There can be no doubt whatsoever that all the troubles in the Church today, and most of the troubles in the world, are due to a departure from the authority of the Bible. And, alas, it was the Church herself that led in the so-called Higher Criticism that came from Germany just over a hundred years ago. Human philosophy took the place of revelation, man's opinions were exalted and Church leaders talked about 'the advance of knowledge and science', and 'the assured results' of such knowledge. The Bible then became a book just like any other book, out-of-date in certain respects, wrong in other respects, and so on. It was no longer a book on which you could rely implicitly.

(read more...)

Open Letter to A Doubting Christian: Am I Christian Only Because I'm American?

Doubter's Statement: As a Christian, I want to be sure that I am not deceiving myself and believing Christianity simply because I emotionally feel good about it or because my acculturation in America and within Christian circles does not allow me to see all perspectives. Also, once God gets me through this I will be better able to counsel those who are struggling with similar questions.

Response: It is necessary, before succumbing to the desire to jump in and begin addressing individual issues with which you are concerned, to discuss the nature of these doubts and the task which you are attempting to undertake. Many times I think that because the subject matter of a discussion have proven beneficial in many circumstances, we can often be too brash to quickly take part in discussion of those things without considering the end the undertaking. In this case I feel that the big picture must be viewed and brought clearly into focus before we even begin to discuss the individual.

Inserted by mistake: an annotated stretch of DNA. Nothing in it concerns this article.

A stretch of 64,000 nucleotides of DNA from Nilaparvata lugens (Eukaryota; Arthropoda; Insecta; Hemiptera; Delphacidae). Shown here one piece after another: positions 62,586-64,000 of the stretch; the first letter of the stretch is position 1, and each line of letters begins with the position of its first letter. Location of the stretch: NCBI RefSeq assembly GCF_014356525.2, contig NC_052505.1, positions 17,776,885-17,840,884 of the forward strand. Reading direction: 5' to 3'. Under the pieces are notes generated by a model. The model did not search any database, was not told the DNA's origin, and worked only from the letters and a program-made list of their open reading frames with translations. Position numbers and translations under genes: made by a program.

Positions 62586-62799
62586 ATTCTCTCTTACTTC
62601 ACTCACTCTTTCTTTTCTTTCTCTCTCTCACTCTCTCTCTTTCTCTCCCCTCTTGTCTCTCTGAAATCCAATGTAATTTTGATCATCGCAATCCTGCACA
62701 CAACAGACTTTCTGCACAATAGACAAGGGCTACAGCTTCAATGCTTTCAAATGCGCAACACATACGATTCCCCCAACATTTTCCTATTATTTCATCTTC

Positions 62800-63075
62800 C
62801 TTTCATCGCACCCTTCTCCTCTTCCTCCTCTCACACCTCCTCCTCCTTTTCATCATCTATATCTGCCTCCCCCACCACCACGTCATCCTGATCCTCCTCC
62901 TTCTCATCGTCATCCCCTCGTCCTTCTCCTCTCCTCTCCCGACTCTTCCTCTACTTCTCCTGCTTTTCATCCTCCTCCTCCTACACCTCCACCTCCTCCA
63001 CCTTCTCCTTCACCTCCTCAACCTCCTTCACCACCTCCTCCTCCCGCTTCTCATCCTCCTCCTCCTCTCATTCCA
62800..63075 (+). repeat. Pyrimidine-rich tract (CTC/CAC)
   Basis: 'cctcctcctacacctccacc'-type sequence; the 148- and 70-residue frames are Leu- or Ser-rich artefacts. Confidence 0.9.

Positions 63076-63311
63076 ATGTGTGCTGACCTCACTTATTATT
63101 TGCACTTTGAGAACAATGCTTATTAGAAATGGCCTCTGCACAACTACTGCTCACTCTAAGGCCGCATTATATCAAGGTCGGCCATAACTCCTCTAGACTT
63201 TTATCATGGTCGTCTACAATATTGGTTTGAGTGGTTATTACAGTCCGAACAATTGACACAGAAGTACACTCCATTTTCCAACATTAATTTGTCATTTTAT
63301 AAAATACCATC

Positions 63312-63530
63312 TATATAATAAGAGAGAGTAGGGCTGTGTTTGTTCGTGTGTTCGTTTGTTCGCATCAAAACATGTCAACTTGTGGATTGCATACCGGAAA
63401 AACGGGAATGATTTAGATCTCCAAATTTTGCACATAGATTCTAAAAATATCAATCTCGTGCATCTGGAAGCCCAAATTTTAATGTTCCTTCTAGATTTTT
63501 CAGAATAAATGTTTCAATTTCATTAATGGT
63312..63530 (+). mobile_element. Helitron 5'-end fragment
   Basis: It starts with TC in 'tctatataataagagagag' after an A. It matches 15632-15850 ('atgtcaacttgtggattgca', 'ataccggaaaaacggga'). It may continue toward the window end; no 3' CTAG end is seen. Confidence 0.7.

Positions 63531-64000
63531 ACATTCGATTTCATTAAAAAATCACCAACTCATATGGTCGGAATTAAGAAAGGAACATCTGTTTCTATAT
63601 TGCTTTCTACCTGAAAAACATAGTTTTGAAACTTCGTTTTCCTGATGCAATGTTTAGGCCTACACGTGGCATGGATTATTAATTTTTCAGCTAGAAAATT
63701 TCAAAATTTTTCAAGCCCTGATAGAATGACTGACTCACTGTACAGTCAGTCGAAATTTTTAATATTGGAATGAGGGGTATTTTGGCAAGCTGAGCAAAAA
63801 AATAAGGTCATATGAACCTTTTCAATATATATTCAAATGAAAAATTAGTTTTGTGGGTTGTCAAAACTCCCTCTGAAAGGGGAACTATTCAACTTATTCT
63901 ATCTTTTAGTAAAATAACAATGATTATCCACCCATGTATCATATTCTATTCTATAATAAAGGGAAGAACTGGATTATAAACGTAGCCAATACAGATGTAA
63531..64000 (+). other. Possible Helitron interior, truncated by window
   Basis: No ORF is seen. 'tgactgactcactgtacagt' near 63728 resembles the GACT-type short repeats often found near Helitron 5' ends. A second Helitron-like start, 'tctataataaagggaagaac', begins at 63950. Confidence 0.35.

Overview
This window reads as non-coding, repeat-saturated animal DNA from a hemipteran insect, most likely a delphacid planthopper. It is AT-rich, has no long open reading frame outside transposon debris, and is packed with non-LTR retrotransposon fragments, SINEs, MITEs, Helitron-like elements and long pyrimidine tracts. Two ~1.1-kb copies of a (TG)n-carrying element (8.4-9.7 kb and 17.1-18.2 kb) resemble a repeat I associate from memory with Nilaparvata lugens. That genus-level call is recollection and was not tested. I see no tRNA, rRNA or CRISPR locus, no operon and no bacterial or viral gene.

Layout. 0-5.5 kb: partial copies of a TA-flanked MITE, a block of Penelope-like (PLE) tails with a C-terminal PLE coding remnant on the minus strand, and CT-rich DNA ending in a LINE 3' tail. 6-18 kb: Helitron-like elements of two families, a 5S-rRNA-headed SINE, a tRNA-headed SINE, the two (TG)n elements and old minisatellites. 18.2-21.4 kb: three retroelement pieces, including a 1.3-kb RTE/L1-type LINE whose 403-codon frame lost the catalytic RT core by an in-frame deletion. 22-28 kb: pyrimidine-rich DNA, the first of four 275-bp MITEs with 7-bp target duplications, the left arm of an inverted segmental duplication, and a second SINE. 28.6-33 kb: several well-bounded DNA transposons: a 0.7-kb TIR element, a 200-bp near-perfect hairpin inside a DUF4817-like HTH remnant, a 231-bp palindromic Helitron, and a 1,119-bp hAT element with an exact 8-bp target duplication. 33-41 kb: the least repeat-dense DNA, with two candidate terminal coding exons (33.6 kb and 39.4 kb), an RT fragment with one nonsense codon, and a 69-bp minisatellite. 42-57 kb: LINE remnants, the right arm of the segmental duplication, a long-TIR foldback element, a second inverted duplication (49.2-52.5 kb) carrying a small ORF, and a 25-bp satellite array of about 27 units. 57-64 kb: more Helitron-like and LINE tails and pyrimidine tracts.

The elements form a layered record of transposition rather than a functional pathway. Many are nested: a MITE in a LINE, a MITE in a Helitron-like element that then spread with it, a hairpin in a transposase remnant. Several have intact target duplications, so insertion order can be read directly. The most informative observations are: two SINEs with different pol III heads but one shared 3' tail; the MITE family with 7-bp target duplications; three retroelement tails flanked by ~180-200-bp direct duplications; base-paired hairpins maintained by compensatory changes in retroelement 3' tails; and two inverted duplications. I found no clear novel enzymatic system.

I want to make it clear that I am not relegating the defense of our faith to an obscure, unecessary position. Peter makes it clear in 1 Peter 3:15 that all Christians should be prepared to give a defense of our hope--necessarily having thoroughly thought through the why's of the faith. The Greek "give a defense" or "give an answer" in verse 15 is a legal, court-room term referring a defense attorney rebutting charges against his client (Wuest's Word Studies). The way in which we do this is no small matter. Peter refers to a preparedness which certainly requires forethought and obviously preparation so that enemies of God may be put to shame: God's glory is at stake. Paul, in 2 Timothy 2:24-25 calls the Lord's servant to be able to teach with an ability to correct opponents with gentleness. This ability is necessary (a must) because God may perhaps grant them repentance leading to a knowledge of the truth: Lives are at stake. So I realize the necessity of considering objections to the Gospel which include objections against, the existence of God, the veracity of the Bible, our interpretation of the Bible, the essence of truth, the basis for our faith, and many others. Yet, in the midst of those, the two commands of the Peter must remain preeminent: (1) "In your hearts regard Christ the Lord as holy" and (2) "Do it with gentleness and respect, having a good conscience." (read more...)